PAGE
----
In the canon of Wernowsky folklore, there is no shortage of unusual holiday stories.
The tale of my father and the Thanksgiving turkey predates my birth by several years, but it's repeated so often that I feel as though I've experienced the fateful night firsthand.
It's this Thanksgiving story that sets the gold standard in my family's various tales of holiday madness.
On the particular Thanksgiving eve in the mid-1970s, my Uncle Joe and Aunt Kathy came to stay at my parents' new home in Quincy, Ill. In preparation of the next day's meal, my mother seasoned the turkey and placed it in the refrigerator.
As the evening turned to night, the house guests retired to their bedroom.
My father was nowhere to be found. My mother finally decided to go to sleep.
In the early morning, my Uncle Joe said he heard a rustling in the kitchen. My mom? The dog? An early visit from Santa? A burglar?
Concerned, Uncle Joe, dressed only in his bedtime skivvies, inched his way down the stairs. Through the kitchen doorway, Joe noticed the stale fluorescent glow of the refrigerator light.
No mom. No dog. No Santa. No burglar.
It was my father.
There he stood, fresh from the tavern, skunk drunk and wobbling before an open refrigerator.
Uncle Joe was confused. He stood quietly on the staircase and observed.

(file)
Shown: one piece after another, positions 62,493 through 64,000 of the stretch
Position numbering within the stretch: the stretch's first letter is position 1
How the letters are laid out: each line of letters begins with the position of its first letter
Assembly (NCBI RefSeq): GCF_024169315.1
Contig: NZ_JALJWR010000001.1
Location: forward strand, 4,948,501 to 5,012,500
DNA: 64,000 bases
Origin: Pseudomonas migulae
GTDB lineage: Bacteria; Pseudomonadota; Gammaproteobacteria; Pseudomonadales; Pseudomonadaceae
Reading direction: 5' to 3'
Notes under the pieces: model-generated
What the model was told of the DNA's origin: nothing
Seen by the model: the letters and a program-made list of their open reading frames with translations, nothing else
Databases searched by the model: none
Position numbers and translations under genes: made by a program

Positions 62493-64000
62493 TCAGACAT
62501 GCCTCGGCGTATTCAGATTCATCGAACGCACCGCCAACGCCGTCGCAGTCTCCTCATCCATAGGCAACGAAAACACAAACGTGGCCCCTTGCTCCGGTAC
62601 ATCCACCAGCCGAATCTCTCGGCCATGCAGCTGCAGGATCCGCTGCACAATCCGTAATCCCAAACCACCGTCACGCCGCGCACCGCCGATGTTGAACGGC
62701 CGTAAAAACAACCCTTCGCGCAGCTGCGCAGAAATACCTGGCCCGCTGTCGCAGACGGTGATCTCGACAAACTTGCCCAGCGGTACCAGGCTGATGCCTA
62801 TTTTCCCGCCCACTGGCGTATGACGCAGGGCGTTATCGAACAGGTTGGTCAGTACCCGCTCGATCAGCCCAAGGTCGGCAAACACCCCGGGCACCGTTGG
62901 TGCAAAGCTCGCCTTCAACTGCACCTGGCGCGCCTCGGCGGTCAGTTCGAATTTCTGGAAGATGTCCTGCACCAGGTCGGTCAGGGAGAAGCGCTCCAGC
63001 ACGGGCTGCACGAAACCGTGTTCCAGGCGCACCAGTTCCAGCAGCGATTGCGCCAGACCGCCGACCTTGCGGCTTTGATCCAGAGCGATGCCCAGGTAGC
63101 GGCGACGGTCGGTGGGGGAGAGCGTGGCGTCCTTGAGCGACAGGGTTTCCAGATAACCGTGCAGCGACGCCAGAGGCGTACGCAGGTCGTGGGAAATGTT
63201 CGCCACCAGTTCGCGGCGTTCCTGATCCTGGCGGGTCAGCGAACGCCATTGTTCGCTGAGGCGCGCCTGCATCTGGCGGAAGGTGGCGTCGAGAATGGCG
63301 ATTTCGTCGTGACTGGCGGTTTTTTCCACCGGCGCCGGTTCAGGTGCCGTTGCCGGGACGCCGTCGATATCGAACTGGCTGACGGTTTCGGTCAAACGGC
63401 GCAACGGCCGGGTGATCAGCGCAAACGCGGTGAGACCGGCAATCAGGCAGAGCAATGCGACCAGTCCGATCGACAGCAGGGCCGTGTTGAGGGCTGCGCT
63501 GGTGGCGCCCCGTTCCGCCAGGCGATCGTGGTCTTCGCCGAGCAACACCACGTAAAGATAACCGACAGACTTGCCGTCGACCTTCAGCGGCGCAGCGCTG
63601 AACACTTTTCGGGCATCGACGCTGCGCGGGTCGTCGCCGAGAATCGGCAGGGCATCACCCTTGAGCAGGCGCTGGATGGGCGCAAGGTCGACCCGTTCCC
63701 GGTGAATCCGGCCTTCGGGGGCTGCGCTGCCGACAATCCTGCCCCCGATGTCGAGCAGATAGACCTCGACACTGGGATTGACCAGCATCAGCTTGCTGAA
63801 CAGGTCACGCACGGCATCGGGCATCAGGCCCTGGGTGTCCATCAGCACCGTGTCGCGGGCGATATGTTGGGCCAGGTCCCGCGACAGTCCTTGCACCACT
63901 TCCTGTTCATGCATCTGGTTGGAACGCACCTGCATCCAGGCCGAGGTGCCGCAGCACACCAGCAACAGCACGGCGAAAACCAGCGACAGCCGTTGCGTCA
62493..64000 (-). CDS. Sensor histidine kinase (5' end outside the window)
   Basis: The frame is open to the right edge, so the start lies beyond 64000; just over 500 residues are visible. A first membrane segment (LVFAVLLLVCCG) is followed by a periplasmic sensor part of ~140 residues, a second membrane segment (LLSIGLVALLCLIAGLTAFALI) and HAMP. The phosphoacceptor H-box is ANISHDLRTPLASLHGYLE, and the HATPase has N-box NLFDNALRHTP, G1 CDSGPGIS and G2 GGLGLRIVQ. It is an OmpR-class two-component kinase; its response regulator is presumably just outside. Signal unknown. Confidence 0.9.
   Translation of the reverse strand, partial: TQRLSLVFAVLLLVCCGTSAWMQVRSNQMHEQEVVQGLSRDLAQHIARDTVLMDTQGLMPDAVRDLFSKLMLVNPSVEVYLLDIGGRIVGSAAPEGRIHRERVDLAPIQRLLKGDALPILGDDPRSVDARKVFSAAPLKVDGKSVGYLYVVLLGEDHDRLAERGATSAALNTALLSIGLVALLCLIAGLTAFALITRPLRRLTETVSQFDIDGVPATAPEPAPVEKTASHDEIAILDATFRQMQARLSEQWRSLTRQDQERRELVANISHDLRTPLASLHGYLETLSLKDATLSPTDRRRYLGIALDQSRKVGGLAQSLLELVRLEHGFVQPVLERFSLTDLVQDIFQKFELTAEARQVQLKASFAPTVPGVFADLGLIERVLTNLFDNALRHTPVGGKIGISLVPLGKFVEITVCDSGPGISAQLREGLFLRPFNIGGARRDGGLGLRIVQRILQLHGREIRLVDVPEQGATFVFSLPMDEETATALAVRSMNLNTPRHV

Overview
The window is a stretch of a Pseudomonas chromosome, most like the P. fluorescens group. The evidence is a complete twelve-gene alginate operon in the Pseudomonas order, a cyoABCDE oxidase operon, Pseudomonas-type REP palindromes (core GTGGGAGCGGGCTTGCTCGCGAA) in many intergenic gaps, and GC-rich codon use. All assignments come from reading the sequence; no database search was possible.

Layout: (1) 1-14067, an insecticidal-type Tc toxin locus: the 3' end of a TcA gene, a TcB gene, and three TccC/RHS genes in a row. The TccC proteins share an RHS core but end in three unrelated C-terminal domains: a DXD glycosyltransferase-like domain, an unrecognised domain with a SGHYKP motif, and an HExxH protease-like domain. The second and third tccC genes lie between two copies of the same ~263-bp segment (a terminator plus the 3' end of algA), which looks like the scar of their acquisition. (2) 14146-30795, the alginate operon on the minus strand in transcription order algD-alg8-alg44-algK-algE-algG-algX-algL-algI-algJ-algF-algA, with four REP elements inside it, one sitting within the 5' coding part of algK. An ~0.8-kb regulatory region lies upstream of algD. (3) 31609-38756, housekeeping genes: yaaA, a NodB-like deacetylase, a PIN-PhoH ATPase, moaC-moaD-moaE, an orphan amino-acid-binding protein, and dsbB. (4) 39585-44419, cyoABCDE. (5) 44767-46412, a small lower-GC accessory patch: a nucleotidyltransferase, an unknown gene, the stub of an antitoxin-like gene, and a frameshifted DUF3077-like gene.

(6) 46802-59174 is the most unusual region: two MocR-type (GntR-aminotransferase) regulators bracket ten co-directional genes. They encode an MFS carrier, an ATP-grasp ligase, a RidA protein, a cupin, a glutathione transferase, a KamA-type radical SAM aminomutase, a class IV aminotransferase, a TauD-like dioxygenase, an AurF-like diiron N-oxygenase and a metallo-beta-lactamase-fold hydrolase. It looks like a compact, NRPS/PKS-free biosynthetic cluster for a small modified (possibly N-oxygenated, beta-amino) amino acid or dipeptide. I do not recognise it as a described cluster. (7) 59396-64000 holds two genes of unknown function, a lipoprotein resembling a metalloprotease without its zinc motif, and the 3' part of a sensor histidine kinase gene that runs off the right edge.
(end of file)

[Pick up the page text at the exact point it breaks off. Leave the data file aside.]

Dad just stood there.
Joe's foot slipped.
The wooden stairs moaned beneath his weight. Startled, my dad turned. Their eyes met.
Dad said seven words.
This being a family newspaper and the holiday season, I will have to think of a family-friendly verb to act as place keeper in the now-notorious phrase my father uttered as he stood before an unwitting holiday bird.
"This turkey looks good enough to (tango)."
With that, my father grabbed the turkey and headed for the yard. A puzzled Uncle Joe followed cautiously to the front door.
Dad neared the road and with all his might, he tossed the seasoned bird into the middle of the street.
End over end, the slimy bird sailed.
Dad's form and range would be the envy of every Olympic shot-putter, if only they hurled uncooked holiday meats instead of heavy metal balls.
Dad didn't say a word. He returned to the house. To this day, Uncle Joe has no idea why that poor bird made its sad, sloppy flight.
Roused from her sleep, my livid mother retrieved the turkey from the road. She washed and scrubbed its dirty skin and returned it to the refrigerator.
Thankfully, the holiday was saved.
The next day, no one mentioned the turkey fiasco. As the family gathered for the holiday feast, Dad sat quietly at the table with a hangover from his tango with the Thanksgiving turkey.
Originally published Nov. 28, 2009 in the Pensacola News Journal